The Sussex airport will cut up to 50 flights a day in August
As news emerged of a tragedy involving a disabled passenger who had just arrived at Gatwick, the airport has announced plans to cap operations in July and August.
The announcement to curtail departures and arrivals was planned before the incident on Wednesday at the airport’s North Terminal involving a passenger who had arrived on an easyJet flight.
Die son berigte that while the passenger’s wife, who also required special assistance, was taken off the Airbus jet, he was left behind. After waiting for an hour, he decided to try to make his own way from the aircraft into the terminal. He fell on an escalator, sustaining fatal injuries.
Members of easyJet cabin crew who witnessed the accident tried to provide assistance but were unable to save him.
The death highlights the resource shortages at Gatwick and other airports.
Stuart Dempster, who was hoping to fly from Lisbon to Gatwick, getwiet: “@easyJet cancels our flight at short notice from Lisbon to London, with the usual chaotic ‘help’ to support passengers. Rebooked with @tapairportugal tomorrow, in the hope we’ll get home. Never gonna fly easyJet again!”
Nou, two weeks before the start of the July-August peak season, Gatwick airport’s bosses have asked airlines to trim their proposed schedules in the hope “that passengers experience a more reliable and better standard of service”.
The plan is to make cuts now, rather than risk further distressing “on the day” cancellations.
On the busiest days, airlines will be told to cancel up to 50 flights – requiring thousands of passengers already booked on them to find alternative departures.
An airport statement said: “After a significant and rapid upturn in traffic, Gatwick airport is working with airlines to implement deliverable timetables to help prevent short notice and last-minute cancellations.
“Under-resourced airline ground handling companies will cause poor service this summer and delays, unless urgent action is taken.”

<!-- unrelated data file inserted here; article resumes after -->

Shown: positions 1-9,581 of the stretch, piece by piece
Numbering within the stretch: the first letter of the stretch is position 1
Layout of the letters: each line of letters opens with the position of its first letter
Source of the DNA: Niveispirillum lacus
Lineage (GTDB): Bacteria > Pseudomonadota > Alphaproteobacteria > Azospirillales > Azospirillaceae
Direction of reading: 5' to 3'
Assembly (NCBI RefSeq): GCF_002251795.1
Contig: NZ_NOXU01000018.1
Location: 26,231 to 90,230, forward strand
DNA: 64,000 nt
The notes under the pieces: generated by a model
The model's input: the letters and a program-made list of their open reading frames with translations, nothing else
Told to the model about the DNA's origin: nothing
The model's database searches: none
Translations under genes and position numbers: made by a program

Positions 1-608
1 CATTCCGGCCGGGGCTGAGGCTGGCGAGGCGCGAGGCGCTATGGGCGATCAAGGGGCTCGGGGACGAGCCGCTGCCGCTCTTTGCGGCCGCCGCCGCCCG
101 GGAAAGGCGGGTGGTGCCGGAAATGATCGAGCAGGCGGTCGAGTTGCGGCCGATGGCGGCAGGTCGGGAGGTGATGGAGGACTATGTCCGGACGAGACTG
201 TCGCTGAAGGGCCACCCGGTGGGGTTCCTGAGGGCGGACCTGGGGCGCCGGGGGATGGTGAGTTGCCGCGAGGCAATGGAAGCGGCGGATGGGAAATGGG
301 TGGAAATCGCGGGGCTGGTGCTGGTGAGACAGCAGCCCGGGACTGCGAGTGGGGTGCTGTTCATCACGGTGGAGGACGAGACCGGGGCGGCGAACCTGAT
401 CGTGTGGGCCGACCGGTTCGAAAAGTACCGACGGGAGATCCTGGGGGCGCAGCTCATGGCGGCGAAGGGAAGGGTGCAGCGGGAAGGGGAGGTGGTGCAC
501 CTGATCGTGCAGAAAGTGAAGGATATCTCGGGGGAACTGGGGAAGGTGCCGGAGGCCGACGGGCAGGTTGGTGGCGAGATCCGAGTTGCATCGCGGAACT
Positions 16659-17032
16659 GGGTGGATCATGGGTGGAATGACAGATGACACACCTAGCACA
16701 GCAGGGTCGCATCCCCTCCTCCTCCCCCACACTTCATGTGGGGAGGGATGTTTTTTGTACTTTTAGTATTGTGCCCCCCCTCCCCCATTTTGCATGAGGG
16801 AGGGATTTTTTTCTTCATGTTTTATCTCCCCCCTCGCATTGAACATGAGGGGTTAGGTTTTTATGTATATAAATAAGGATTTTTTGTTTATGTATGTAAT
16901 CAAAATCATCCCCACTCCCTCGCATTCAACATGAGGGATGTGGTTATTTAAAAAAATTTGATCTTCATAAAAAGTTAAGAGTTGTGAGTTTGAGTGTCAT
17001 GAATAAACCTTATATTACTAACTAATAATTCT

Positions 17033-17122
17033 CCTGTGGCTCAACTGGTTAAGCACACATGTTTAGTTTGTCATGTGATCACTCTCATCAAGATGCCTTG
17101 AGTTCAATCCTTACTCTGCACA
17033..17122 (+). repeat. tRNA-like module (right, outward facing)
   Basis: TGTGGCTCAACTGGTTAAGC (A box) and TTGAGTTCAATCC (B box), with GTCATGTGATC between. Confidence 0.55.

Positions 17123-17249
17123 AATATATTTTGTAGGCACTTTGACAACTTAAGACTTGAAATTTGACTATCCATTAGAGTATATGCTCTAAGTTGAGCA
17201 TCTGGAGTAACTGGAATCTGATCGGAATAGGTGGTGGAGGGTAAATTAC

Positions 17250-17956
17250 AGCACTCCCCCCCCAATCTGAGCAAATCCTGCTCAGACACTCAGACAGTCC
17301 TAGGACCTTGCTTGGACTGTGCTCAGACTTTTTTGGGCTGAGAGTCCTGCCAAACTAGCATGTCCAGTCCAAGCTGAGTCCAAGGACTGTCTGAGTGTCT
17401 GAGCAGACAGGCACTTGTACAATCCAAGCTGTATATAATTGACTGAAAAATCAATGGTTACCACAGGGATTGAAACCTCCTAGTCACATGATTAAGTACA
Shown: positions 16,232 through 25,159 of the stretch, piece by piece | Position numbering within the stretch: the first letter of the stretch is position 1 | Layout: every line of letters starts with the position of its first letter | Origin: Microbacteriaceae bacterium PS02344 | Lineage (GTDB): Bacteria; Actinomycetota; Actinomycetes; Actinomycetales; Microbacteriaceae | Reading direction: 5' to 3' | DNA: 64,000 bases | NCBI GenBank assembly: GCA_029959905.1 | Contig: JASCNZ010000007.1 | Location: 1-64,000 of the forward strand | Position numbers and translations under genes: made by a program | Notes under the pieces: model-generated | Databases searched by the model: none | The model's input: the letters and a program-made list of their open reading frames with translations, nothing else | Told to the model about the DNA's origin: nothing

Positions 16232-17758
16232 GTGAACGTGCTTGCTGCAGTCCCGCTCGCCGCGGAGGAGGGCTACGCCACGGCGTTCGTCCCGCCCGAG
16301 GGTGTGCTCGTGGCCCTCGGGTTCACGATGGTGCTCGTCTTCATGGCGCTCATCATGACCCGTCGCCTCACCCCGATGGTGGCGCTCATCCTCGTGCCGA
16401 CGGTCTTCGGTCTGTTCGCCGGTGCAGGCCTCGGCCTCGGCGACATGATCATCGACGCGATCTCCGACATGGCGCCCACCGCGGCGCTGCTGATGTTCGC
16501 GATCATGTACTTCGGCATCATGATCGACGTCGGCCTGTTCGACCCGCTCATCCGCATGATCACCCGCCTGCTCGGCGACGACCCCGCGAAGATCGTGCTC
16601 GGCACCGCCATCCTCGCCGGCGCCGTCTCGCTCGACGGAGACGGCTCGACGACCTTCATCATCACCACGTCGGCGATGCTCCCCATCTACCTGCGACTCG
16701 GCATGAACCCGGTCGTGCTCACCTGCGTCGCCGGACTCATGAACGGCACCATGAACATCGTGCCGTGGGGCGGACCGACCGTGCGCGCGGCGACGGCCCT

The airport has agreed with airlines to reduce planned operations from a maximum of 900 departures and arrivals to 825 in July and 850 in Augustus.
Airport Coordination Ltd, the body that assigns take-off and landing “slots” at Gatwick and other hubs, will stipulate the number of cancellations that each airline must make.
Under European air passengers’ rights rules, any passenger whose flight is cancelled can insist on being rebooked on the same day if a seat is available, even if it requires the airline that grounds the original departure to pay for a ticket on a rival airline.
The airport’s chief executive, Stewart Wingate, gesê: “Gatwick prepared well for the restart of international travel by successfully reopening our South Terminal.
“We are also working closely with our airlines to avoid disruption to passengers this summer, and while more newly recruited staff will start work in coming weeks, we know it will be a busy summer.
“Maar, it is clear that during the Jubilee week a number of companies operating at the airport struggled in particular, because of staff shortages.
“By taking decisive action now, we aim to help the ground handlers – and also our airlines – to better match their flying programmes with their available resources.
“As has already been the case, the vast majority of flights over the summer will operate as normal, and the steps taken today mean that our passengers can expect a more reliable and better standard of service, while also improving conditions for staff working at the airport.”